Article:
Tips for revamping your apartment without losing your deposit

Unfortunately, being a tenant can make you feel like … a tenant. After a while, the cheap hardwood floors and outdated kitchen can get in your way, and you might find yourself wishing to just own the place so you can fix it up.

But tenants can also personalize their space. In fact, there are many improvements you can make to a home without going over budget or hampering your lease.

Before you begin, ask your landlord to agree to any more permanent changes, such as painting. Without written permission, your landlord could penalize you or keep your security deposit.

The painting

A coat of paint can completely transform a room. For example, my last rental was almost perfect – except the owner had painted the walls a yellow color.

After trying to live with this horrible color for a few months, I finally invested $ 50 in light gray paint and covered the walls in just one weekend. It was like living in a brand new apartment.

Another trendy tip: cover a wall with wallpaper. More and more interior designers use it, you will find a large choice of wallpaper in specialized stores.

Change the lights

Rental fixtures are generally cheap, brassy, ​​and ugly. Luckily, if you have tools handy, you can replace hideous light fixtures with ones you love, and just put them back when you move.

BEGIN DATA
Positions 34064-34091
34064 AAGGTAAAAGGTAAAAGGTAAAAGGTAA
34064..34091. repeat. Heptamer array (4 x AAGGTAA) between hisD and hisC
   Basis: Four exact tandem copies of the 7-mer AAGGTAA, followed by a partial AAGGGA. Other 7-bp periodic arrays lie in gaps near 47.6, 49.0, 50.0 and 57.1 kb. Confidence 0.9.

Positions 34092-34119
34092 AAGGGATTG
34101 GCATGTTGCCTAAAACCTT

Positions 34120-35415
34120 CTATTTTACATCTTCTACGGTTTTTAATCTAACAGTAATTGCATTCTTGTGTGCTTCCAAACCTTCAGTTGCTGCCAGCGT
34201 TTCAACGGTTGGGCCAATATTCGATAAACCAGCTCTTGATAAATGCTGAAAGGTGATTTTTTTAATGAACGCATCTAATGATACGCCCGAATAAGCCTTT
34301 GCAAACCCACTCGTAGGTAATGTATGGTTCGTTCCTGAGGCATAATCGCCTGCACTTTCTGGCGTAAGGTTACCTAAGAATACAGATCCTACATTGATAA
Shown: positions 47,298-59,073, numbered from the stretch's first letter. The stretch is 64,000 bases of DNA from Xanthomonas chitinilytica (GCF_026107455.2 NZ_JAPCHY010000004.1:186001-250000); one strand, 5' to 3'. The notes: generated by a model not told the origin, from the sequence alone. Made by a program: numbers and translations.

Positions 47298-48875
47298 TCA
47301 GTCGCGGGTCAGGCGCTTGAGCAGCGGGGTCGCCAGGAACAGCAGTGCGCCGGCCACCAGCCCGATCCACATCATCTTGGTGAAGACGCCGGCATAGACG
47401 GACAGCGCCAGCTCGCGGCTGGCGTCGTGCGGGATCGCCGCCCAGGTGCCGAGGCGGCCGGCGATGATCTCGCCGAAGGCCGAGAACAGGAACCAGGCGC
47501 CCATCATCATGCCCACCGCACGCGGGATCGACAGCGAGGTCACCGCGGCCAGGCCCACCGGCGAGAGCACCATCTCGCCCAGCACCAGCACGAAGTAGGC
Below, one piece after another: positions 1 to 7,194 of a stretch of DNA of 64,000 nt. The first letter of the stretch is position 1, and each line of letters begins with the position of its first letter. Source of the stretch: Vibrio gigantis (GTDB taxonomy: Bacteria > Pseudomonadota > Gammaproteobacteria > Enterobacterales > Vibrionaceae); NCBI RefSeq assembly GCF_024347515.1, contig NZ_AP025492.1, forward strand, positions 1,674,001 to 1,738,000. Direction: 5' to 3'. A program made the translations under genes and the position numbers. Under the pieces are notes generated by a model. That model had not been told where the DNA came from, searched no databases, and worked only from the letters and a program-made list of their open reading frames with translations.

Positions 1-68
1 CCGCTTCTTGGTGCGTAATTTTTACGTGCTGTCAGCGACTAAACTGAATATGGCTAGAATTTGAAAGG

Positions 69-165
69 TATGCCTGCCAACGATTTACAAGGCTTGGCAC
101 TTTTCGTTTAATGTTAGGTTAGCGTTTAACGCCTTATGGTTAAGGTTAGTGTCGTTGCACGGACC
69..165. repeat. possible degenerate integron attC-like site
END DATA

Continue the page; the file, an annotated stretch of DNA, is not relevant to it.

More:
You can find cool and inexpensive light fixtures at resale stores. I bought two second wrought iron chandeliers for 50 dollars.

Replace light switches

Replacing switches is a quick and inexpensive way to spruce up a room, especially since rentals are always cheap plastic.

You can find different styles at any hardware store. Etsy also offers handmade light switches that you can purchase if you want a funkier look.

Create an “open-storage look

The kitchen cabinets in my rental were cheap and outdated, so I gave them a new look. I removed the doors from the top of the cabinets, lined the back walls with decorated shelf paper, and displayed my dishes inside.

In about 30 minutes my kitchen went from a typical rental to a cute modern kitchen. I kept the doors to put them back in place when I moved.

Cover ugly floors

You can always carpet an ugly linoleum or cracked tile floor, or you can purchase removable flooring to cover the entire floor. Hardware stores sell bamboo flooring and carpet squares that you can lay without glue.

Add counter space

Rentals never seem to have enough counter space to accommodate your devices. Many hardware and home decor stores sell rolling kitchen islands or butcher’s blocks without installation.

And if you buy one with wheels, you can unroll it when you’re ready to move.

Add storage space

The rental bathroom had a tiny medicine cabinet, which did not provide enough storage space. I bought a mirror cabinet, towel rack and storage shelf from a department store for around 60 dollars

Improve tiling

While your landlord would likely get angry if you rip the tile out, you can change it up a bit nonetheless. Tile stickers come in all kinds of different designs and adhere to your existing tile.

Once they are in place, they look like the original. You can find tile stickers at home decor stores and some hardware stores.

Improve the shower

You can easily replace the basic shower head with a wrench and plumber’s tape. I bought a 15 euro shower head to replace the one my owner had installed at a low price.

The new shower head had ten times the water pressure of the old one – an investment that was well worth it for both me and the owner.